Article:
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1,014 Massachusetts Residents with Disabilities Lose Jobs, Bay State Drops to 27th in Nation

Massachusetts Governor Charlie Baker smiling
Massachusetts Governor Charlie Baker

Washington, D.C., March 27 – While nationally 111,804 jobs were gained by people with disabilities, 1,014 Massachusetts residents with disabilities exited the workforce last year. Said Jennifer Laszlo Mizrahi, president of RespectAbility, “After strong job growth for people with disabilities in the state, this is a very troubling development. People with disabilities want the income and dignity of work, just like anyone else.”

The newly published 2018 Annual Disability Statistics Compendium shows there are 396,597 working-age (ages 18-64) people with disabilities living in Massachusetts. Out of that number, only 149,633 have jobs. That means the Bay state has a 37.7 percent disability employment rate. Further analysis by the nonpartisan advocacy group RespectAbility shows that Massachusetts ranks 27th out of the 50 states for disability employment. In the year prior, more than 12,000 Bay State residents with disabilities entered the workforce, part of a massive nationwide increase in jobs for people with disabilities back.

Gov. Charlie Baker, who was reelected in a landslide last November, has a significant chance to improve employment outcomes for his constituents with disabilities. He recently declared March to be Intellectual and Developmental Disabilities Awareness Month.

“For the first time in nearly 30 years, our Administration was proud to fully invest in critical programs….to help people in Massachusetts living with disabilities receive an education, get a job, live independently and have access to critical services. This year’s budget proposal adds even more money to these programs, and if approved, could help over 1,000 individuals,” said Gov. Baker. “We remain committed to making Massachusetts a leader in providing services and accessibility for youth and adults with developmental disabilities.”

“Our nation was founded on the principle that anyone who works hard should be able to get ahead in life,” said Hon. Steve Bartlett, current Chairman of RespectAbility, who co-authored the Americans with Disabilities Act when he was in Congress. “People with disabilities deserve the opportunity to earn an income and achieve independence, just like anyone else.”

A National Issue

Beyond Massachusetts, how is the workforce changing for people with disabilities? What is driving these changes? The answer is simple. According to Vincenzo Piscopo of the Coca-Cola Company: “People with disabilities bring a unique skill set that it is very valuable for companies.” He went on to add, “As it relates to employment and competitiveness in the workplace, we have to stop thinking of disability as a liability and start thinking of it as an asset.”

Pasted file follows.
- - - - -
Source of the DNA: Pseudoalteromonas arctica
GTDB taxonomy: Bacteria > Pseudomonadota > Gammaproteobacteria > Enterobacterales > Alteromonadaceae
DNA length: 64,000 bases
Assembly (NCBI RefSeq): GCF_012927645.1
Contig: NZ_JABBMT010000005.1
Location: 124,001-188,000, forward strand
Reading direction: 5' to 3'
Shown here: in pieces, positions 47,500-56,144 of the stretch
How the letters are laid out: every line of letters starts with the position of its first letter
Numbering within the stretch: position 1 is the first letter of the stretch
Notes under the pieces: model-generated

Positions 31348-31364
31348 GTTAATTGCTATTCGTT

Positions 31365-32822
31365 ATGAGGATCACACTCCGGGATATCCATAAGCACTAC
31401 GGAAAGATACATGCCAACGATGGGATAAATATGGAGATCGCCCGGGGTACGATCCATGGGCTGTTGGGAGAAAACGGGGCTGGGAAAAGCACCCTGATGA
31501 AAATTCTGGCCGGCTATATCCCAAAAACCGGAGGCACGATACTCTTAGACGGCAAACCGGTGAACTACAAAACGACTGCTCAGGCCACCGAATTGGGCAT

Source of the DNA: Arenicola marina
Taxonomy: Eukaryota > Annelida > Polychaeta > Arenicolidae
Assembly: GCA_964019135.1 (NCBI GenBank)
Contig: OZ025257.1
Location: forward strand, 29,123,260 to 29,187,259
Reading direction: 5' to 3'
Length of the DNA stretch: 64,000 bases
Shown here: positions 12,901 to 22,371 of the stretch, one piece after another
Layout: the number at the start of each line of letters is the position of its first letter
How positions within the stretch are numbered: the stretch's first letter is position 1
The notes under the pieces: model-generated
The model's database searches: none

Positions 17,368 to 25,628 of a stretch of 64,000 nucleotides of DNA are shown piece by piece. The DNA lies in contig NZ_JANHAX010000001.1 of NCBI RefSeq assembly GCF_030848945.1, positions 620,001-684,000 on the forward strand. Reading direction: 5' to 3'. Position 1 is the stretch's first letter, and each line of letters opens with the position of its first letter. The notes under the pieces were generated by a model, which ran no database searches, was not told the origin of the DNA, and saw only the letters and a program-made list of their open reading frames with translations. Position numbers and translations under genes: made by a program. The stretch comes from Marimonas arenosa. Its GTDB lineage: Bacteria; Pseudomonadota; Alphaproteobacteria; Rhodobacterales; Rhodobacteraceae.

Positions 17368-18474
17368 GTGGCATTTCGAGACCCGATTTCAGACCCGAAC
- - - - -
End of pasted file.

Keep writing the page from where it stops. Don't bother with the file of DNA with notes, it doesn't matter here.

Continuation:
Brand-name companies such as JP Morgan Chase, Coca-Cola, Ernst & Young, IBM, Walgreen’s, Starbucks, CVS and Microsoft show people with disabilities are successful employees. These companies also know that these workers improve the bottom line. “People with disabilities bring unique characteristics and talents to the workplace,” said RespectAbility President Jennifer Laszlo Mizrahi. “Hiring people with disabilities is a win-win-win for employers, people with disabilities and consumers alike.”

As more companies hire employees with disabilities, conversations are shifting to focus on inclusion. “Disability inclusion is no longer about automatic doors, curb cuts, ramps, and legislation,” says Jim Sinocchi, Head of the Office of Disability Inclusion at JP Morgan Chase. “Today, the new era of disability inclusion is about “assimilation” – hiring professionals with disabilities into the robust culture of the firm.”

According to the Census Bureau, there are more than 56 million Americans living with a disability. Disabilities include visible conditions such as spinal cord injuries, visual impairments or hearing loss and invisible disabilities such as learning disabilities, mental health or Autism.

An Election Issue

Voter research, conducted by RespectAbility, shows how disability issues connect to all aspects of American life. “Fully three-quarters of likely voters either have a disability themselves or have a family member or a close friend with disabilities,” said former Representative and Dallas Mayor Steve Bartlett. “People with disabilities are politically active swing voters, and candidates should take note of the important issues they care about.”

As 2019 moves into 2020 and the political campaign season heats up, continuing job growth for people with disabilities will be a crucial indicator of the health of the American economy.

Published inGovernorsRepublicans

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